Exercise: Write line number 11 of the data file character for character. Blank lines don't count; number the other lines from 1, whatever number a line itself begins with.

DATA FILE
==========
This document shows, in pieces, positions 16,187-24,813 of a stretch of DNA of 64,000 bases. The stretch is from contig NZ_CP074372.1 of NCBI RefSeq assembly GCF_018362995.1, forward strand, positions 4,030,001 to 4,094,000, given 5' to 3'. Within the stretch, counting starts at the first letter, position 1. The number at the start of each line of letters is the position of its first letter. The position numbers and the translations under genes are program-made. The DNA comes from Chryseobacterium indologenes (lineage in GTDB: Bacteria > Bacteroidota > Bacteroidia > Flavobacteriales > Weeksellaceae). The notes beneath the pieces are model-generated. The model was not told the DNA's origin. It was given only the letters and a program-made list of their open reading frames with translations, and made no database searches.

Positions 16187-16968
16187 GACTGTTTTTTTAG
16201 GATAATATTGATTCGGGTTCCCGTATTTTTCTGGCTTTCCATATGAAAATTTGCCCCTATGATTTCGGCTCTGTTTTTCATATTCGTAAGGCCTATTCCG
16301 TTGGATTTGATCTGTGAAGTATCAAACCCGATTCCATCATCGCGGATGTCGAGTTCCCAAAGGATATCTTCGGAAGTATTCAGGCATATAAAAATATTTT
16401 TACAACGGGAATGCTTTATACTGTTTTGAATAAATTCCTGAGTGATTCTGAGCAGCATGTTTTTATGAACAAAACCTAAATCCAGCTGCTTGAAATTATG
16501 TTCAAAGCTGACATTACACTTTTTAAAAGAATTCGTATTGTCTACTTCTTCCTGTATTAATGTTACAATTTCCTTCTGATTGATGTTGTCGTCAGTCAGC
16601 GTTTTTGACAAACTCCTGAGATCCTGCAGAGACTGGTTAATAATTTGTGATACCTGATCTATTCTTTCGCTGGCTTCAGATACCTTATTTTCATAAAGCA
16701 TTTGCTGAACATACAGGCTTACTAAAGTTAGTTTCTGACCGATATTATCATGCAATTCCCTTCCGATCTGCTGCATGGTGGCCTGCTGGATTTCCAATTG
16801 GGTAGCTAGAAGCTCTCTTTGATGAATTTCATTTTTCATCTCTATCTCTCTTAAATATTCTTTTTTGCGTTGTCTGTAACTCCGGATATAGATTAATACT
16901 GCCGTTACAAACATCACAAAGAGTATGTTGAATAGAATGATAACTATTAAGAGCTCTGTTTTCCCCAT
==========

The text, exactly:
16901 GCCGTTACAAACATCACAAAGAGTATGTTGAATAGAATGATAACTATTAAGAGCTCTGTTTTCCCCAT